When I was in my mid-30s, I experienced knee pain after walking down a slope at my neighbourhood park. This was followed by bouts of pain and tightness behind the joints of my knee after running on the treadmill. I consulted a doctor and he advised me to do alternative cardio exercise such as cycling to reduce the strain on my joints and muscles. A couple of my friends in a similar age group have also reported similar problems with their lower limbs.
Contrary to popular belief that only elderly people will experience loss of muscle, adults aged 40 years and above also face a higher risk as they start to lose up to 8 per cent of muscle mass every decade. The rate of muscle loss can almost double after the age of 70. A sedentary lifestyle and an unbalanced diet will also significantly increase the rate of muscle mass loss.
According to the American Journal of Clinical Nutrition, Volume 84, Issue 3, December 2006, muscle mass can impact a person's strength, energy, mobility, and overall health. Hence, the threat of a notable increase in age-related diseases such as sarcopenia, which is the progressive loss of skeletal muscle mass and strength and function is real, as we grapple with a rapidly ageing population. By 2050, one in six people in the world will be over age 65 (16 per cent), up from one in 11 in 2019 (9 per cent), according to data from World Population Prospects: the 2019 Revision.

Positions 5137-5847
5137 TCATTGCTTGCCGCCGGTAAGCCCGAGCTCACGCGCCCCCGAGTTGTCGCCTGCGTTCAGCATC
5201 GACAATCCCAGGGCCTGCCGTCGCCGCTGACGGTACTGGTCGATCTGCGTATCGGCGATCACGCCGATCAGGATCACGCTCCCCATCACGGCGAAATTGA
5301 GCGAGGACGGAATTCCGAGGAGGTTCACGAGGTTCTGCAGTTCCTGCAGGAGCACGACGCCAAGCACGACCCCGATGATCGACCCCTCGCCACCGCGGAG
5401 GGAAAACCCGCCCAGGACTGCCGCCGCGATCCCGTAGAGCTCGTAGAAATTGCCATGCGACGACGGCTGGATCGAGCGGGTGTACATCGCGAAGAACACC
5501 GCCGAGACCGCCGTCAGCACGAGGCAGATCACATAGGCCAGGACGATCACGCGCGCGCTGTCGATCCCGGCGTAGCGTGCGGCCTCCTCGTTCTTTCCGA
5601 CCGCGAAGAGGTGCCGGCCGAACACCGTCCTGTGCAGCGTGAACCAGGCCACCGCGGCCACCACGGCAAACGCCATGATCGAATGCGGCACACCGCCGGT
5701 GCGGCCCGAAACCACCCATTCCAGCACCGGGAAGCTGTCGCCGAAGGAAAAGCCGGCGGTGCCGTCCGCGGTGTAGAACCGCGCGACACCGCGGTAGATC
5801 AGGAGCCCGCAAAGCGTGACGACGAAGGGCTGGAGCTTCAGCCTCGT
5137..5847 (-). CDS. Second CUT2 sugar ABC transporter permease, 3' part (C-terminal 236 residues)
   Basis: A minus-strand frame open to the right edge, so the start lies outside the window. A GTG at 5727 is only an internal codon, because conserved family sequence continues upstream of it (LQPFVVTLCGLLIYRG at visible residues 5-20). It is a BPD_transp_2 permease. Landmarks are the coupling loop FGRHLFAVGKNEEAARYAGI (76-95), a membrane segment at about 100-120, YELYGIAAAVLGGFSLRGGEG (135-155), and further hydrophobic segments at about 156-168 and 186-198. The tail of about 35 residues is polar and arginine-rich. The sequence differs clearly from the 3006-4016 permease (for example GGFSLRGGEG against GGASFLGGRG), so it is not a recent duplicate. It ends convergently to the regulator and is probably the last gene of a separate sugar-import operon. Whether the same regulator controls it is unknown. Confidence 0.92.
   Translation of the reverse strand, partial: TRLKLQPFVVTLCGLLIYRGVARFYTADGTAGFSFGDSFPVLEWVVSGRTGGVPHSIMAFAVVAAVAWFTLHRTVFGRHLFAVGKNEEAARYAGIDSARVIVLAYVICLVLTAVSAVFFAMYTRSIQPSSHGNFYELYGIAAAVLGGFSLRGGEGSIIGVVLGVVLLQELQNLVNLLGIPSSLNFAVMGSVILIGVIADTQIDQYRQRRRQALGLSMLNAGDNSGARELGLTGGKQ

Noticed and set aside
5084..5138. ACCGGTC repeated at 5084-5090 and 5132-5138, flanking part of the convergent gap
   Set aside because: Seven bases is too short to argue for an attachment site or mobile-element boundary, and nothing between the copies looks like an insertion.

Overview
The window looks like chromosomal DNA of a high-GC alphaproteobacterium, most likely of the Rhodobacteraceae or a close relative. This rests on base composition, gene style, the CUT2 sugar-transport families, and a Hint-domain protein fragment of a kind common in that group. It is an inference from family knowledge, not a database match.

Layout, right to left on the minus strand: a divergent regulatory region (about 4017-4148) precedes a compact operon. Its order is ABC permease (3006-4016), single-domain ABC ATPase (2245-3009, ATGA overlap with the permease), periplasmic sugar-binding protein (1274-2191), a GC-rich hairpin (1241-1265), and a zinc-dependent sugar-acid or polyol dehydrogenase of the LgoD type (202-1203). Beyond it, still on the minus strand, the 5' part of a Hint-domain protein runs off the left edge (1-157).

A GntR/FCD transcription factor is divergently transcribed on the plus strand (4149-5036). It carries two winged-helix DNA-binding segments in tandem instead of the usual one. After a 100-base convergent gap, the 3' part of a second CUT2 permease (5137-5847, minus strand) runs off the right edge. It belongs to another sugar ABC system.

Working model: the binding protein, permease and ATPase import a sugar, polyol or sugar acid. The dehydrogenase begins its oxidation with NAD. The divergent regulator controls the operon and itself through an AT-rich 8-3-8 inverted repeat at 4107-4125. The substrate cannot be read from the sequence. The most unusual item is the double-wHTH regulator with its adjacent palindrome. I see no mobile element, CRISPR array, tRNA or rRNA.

Sarcopenia could lead to physical disability, low quality of life, loss of independence, or even death. As muscle loss progresses, older people may begin to reduce their physical activities, leading to further loss of muscle strength and endurance. These will significantly increase the risks of fall and fractures.